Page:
to a particular rule of factorization.  Given a set of expansions 
from some historical document, you could check to see if some fixed 
factorization rule generates all those expansions.

From a historical standpoint, it seems (from what little I know of 
the surviving documentary evidence) that the ancient Egyptians didn't 
use any single rule for generating their unit fraction expansions.  As
a result, the small quantity of material must be sub-divided into even
smaller sets of examples of any particular method, which makes it 
almost impossible to build conclusive arguments about the thought 
processes they may have used.  If only the 2/n table in the Rhind 
Papyrus had gone up to 2/1001 instead of just 2/101 we would be in 
a much better position to "reverse engineer" their methods!

Recall that we found the expansion

        31         1        1        1         1
        ---  =   -----  +  ---  +  -----  +  -----
        311       16        28      688      93611

Although several local methods yield this four-term expansion, I've 
not found one that gives the expansion with smallest max denominator.
However, we can expand our analysis in a global direction by expanding
into TWO unit fractions at once.  

Given a fraction N/D in lowest terms, we begin with some factorization
of the denominator D=QR and then deduct TWO unit fractions from N/D, 
both of which have denominators divisible by Q.  (Historically this 
comes from the fact that many of the Egyptian expansions seem to have
the final two or even three denominators divisible by a large prime 
factr of D.)  So we have

              N        1   / 1     1 \        n
             ----  -  --- ( --- + --- )  =   ---
              QR       Q   \ x     y /        d

which can be written in the form

                  Nxy - R(x+y)        n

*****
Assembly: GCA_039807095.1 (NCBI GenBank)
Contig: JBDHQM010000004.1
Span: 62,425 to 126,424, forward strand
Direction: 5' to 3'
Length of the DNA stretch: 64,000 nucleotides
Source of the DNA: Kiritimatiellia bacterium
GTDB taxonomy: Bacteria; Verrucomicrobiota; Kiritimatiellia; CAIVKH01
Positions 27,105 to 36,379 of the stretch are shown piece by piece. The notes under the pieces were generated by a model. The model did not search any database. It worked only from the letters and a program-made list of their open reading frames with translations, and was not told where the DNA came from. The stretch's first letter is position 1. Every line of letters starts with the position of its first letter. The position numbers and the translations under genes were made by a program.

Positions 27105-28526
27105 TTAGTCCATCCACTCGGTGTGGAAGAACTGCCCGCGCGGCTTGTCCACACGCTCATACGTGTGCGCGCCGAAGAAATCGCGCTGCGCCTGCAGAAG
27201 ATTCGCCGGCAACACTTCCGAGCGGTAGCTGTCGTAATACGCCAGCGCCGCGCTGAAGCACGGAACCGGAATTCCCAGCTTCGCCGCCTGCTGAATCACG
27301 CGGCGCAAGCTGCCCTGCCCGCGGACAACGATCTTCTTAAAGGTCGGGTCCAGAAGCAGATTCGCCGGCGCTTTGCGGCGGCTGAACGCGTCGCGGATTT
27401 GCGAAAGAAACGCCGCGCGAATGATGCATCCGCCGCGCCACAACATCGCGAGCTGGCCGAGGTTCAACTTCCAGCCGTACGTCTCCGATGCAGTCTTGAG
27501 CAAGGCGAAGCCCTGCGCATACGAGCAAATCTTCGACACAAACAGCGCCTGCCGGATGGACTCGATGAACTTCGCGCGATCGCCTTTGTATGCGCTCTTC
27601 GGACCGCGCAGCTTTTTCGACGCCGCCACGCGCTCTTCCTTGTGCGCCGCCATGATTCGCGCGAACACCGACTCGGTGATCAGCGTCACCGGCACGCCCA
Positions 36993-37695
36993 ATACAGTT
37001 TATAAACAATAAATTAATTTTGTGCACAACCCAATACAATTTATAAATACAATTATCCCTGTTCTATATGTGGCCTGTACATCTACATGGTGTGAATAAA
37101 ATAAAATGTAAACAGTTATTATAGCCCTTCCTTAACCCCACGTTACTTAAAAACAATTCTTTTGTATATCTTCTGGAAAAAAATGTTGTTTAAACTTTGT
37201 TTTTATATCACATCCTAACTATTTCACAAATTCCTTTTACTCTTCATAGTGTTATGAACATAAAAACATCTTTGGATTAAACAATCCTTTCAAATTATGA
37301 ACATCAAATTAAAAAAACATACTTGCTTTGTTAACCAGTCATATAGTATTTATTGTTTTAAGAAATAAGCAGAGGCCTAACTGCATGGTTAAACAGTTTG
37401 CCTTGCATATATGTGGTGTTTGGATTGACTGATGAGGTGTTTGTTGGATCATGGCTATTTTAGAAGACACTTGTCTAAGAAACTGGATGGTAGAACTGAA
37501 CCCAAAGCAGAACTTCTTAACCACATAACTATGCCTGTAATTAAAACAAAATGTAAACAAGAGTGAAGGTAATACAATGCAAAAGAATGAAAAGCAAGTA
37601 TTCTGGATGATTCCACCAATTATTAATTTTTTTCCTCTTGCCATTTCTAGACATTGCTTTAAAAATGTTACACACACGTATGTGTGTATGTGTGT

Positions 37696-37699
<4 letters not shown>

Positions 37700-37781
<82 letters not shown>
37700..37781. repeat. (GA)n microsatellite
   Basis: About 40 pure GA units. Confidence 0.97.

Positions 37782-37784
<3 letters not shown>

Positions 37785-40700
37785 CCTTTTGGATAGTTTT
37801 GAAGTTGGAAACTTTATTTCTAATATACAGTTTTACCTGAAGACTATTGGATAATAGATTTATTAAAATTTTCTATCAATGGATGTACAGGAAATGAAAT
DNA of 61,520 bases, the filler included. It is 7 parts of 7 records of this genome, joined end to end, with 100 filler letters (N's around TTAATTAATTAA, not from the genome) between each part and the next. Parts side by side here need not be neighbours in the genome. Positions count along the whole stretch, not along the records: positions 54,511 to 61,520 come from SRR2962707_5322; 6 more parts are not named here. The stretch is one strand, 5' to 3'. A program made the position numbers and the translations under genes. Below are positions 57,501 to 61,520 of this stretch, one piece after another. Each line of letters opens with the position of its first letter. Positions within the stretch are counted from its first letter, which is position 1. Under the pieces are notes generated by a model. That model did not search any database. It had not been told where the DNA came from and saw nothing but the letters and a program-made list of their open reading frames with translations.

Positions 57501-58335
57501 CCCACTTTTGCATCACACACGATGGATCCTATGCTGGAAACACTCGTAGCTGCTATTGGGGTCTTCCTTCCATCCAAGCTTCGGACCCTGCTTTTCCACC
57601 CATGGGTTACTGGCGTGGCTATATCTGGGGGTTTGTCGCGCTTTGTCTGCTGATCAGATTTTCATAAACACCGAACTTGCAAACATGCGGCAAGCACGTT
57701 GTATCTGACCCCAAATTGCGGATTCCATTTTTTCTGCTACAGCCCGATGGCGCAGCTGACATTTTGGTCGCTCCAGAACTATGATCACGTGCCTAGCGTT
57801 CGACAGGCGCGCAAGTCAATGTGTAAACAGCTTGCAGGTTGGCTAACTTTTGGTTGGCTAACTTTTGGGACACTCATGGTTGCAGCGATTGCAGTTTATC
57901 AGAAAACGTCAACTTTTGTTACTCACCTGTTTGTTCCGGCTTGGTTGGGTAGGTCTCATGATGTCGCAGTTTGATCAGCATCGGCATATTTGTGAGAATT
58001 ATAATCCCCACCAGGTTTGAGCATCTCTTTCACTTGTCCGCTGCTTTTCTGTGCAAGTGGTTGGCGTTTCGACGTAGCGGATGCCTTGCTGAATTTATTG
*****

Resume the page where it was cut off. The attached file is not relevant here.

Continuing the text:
------------   =   ---
                      QRxy            d

We want to eliminate Q from the denominator of n/d, so we have the 
condition

                       Nxy = R(x+y)   (mod Q)

which has the smallest solution x=9,y=28, leaving the remainder 
25/252.  We can then check by the usual method to see if 25/252 has 
a two-term expansion, which it does, 1/14 + 1/36, so we have the 
result

        31        1        1        1         1
        ---  =   ----  +  ---  +  -----  +  -----
        311       14       36      2799      8708

So this algorithm consists of first checking for simple 2-term 
expansions, then (assuming none exist) expanding the first two 
high-order terms, and iterating on the remainder.  (Obviously we 
still need to specify a fixed facotrization rule to split QR at 
each stage.)

I don't imagine the ancient Egyptians practiced anything like this.  
It's more likely that their expansions tended to have pairs (or 
triples) of denominators with common factors because they produced
them by multiplying binomials (or trinomials) of smaller expansions.

One more interesting fact about the ratio 31/311 is that, although 
it has no three-term expansion, the nearest three-term expansion 
differs from the true value by a unit fraction, i.e.,

         31      1       1        1               1
        ---  =  ---  +  ---  +  -----    -   ----------
        311      11     115     13566        5337067890

where the final (negative) denominator is just the least common
multiple of all the other denominators.